Here’s a layman’s description of the entire process:
Tanning takes place in the skin’s outermost layer, the epidermis. About five percent of the cells in your epidermis are special cells called melanocytes. When exposed to ultraviolet B light (short wave ultraviolet), melanocytes produce melanin-the pigment which is ultimately responsible for your tan. The pinkish melanin travels up through the epidermis and is absorbed by other skin cells. When exposed to ultraviolet A light (longer wave), the melanin oxidizes or darkens. This darkening is your skin’s way of protecting itself against too much UV light.
Everyone has the same number of melanocytes in their body-about five million. But your heredity dictates how much melanin your body’s melanocytes naturally will produce. For example, the skin of African-Americans contains enough melanin to create a black or brown skin color, while the skin of Caucasians has less melanin and is pale.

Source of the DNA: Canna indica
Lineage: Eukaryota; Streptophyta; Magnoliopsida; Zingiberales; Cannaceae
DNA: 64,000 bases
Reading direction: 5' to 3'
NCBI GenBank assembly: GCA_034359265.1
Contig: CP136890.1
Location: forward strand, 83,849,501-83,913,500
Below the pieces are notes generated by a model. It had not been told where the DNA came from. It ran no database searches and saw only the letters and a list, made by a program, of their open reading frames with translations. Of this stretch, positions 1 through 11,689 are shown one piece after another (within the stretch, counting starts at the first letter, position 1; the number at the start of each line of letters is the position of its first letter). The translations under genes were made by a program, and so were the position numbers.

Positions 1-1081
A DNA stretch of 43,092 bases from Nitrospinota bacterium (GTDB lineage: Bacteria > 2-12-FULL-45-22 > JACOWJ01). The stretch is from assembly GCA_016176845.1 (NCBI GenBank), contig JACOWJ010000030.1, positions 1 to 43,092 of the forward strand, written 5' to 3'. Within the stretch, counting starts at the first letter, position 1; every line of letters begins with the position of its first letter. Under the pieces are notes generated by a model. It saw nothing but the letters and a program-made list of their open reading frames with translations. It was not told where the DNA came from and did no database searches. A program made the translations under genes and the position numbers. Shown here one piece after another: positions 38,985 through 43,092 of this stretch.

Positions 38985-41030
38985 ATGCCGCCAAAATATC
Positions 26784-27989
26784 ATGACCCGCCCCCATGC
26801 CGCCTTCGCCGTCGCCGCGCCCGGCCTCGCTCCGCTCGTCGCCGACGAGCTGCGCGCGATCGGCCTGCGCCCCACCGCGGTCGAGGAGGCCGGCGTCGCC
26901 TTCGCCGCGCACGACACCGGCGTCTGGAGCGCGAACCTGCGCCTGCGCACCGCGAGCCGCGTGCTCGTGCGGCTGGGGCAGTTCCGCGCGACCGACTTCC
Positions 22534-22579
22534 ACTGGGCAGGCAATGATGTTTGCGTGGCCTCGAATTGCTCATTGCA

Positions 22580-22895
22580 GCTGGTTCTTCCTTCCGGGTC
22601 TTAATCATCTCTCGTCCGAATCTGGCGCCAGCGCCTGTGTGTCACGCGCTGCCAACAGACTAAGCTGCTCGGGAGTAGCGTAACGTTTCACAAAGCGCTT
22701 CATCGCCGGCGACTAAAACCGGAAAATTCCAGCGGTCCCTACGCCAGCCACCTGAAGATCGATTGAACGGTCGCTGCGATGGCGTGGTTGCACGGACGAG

In order to most effectively avoid overexposure, a tan should be acquired gradually, according to the guidelines prescribed by your salon professional. A sunburn, or erythema, occurs when too much ultraviolet light reaches the skin and disrupts the tiny blood vessels near the skin’s surface.
Why does a tan fade? Cells in the epidermis’ ger-minative layer (also called the living epidermis) are constantly reproducing and pushing older cells upward toward the horny layer (dead epidermis), where they are sloughed off in about one month. As your skin replaces its cells, the cells laden with melanin are removed. So the tanning process must continue with the new cells.